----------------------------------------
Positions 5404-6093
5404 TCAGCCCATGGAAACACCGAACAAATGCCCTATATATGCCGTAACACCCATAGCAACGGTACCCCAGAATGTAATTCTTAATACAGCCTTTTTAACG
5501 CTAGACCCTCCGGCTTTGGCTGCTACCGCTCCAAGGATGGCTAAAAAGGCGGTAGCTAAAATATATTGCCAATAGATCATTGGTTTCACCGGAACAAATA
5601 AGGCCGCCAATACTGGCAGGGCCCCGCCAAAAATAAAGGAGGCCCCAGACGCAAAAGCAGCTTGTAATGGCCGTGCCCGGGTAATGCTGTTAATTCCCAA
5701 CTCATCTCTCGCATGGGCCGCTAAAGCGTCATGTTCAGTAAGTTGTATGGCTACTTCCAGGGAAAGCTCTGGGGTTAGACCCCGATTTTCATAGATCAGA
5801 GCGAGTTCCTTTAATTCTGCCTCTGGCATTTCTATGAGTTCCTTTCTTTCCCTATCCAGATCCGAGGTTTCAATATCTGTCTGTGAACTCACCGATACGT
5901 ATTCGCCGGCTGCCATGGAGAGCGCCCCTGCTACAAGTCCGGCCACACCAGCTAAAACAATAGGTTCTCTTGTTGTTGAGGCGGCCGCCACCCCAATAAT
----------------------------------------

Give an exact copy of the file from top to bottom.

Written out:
Positions 5404-6093
5404 TCAGCCCATGGAAACACCGAACAAATGCCCTATATATGCCGTAACACCCATAGCAACGGTACCCCAGAATGTAATTCTTAATACAGCCTTTTTAACG
5501 CTAGACCCTCCGGCTTTGGCTGCTACCGCTCCAAGGATGGCTAAAAAGGCGGTAGCTAAAATATATTGCCAATAGATCATTGGTTTCACCGGAACAAATA
5601 AGGCCGCCAATACTGGCAGGGCCCCGCCAAAAATAAAGGAGGCCCCAGACGCAAAAGCAGCTTGTAATGGCCGTGCCCGGGTAATGCTGTTAATTCCCAA
5701 CTCATCTCTCGCATGGGCCGCTAAAGCGTCATGTTCAGTAAGTTGTATGGCTACTTCCAGGGAAAGCTCTGGGGTTAGACCCCGATTTTCATAGATCAGA
5801 GCGAGTTCCTTTAATTCTGCCTCTGGCATTTCTATGAGTTCCTTTCTTTCCCTATCCAGATCCGAGGTTTCAATATCTGTCTGTGAACTCACCGATACGT
5901 ATTCGCCGGCTGCCATGGAGAGCGCCCCTGCTACAAGTCCGGCCACACCAGCTAAAACAATAGGTTCTCTTGTTGTTGAGGCGGCCGCCACCCCAATAAT